ATA News

Curriculum development still falling short

Young boy reads a book

Once again, we find ourselves talking about the social studies curriculum, as on March 14, the government released its newest updated version of the disaster that was originally released in 2021. The latest draft is better than the “history-of-the-world-starting-at-kindergarten-with-the-Greeks-and-Romans” version; however, it still needs a lot of work. 

Teachers have the knowledge and experience to help the ministry improve the draft. The Alberta Teachers’ Association has always maintained that teachers can help identify developmentally appropriate concepts, ensure that concepts go beyond surface-level and engage students in higher-level thinking. Teachers can also identify and ensure all grade levels integrate critical thinking skills. 

Teachers know that a good curriculum reflects and respects diverse ideas, viewpoints and identities. Teachers also know what will and won’t work in their classrooms. We all know that teachers do not want to implement a curriculum that will fail or harm students and that we need time to give thoughtful and detailed feedback to this latest draft. 

Time is always a factor. Throughout teachers’ conventions, teachers told us in great detail the issues they’ve been having with the rushed new math curriculum, and that fielding test was too short. We do not want to see the same mistakes made with social studies.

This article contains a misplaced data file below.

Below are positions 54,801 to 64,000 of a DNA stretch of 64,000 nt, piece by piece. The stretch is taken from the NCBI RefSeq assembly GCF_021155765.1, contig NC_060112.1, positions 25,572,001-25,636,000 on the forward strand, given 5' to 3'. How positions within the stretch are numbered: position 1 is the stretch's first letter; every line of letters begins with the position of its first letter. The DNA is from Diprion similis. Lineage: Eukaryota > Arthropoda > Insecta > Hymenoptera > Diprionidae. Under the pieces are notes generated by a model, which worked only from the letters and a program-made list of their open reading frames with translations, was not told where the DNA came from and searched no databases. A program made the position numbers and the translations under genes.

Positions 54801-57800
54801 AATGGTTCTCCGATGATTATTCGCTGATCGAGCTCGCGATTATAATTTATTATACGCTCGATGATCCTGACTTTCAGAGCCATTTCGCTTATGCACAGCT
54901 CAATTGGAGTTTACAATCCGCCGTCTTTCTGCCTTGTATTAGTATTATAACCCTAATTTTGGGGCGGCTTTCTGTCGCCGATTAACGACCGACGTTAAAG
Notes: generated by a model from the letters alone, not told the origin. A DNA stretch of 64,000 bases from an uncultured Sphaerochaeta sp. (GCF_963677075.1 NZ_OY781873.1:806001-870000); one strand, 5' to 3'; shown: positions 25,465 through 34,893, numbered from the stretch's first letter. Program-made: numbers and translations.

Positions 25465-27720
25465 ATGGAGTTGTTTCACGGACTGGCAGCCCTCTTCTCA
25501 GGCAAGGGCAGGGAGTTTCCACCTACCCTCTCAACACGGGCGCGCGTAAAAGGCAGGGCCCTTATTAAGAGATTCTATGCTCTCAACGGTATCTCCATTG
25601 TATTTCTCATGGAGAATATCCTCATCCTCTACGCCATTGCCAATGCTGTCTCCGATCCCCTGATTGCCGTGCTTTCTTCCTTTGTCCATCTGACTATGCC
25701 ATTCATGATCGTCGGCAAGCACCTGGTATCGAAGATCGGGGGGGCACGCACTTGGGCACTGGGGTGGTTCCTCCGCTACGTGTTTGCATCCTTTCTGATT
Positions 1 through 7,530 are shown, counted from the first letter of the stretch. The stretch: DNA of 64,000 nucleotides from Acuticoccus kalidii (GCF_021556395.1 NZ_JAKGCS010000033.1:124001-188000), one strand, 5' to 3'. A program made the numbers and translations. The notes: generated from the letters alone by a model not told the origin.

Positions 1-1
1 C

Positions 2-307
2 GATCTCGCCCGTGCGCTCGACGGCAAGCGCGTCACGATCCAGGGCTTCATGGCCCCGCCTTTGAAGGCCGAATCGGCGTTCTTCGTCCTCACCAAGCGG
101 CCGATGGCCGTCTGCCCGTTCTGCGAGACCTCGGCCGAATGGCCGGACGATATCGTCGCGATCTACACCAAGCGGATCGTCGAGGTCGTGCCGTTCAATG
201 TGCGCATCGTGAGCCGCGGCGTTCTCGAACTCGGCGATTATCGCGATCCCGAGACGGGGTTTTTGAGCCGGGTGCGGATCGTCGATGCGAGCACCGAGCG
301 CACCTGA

The Association was consulted on this curriculum draft in the fall, but not to the full extent we experienced prior to 2019, when the partnership in curriculum development was torn up by then education minister Adriana LaGrange. Besides, we want our involvement to go beyond consultation. Going forward, teachers need to be involved in curriculum development rather than just giving feedback on a completed document, especially when work begins on grades 7 to 12. 

I am usually not one to say we need to go back to the good old days, but in terms of curriculum redesign, that may just be the case. In the past, curriculum was renewed in a cyclical manner. Schools and teachers knew what subjects were up for renewal and when, and a plan was in place to address resources, feedback, field testing, teacher professional development and assessment, which have been largely absent in government releases. 

The bottom line is that teachers need to be more involved in curriculum development to ensure it reflects the best interests of our students. ❚

Cartoon image of Jason Schilling
Jason Schilling

ATA President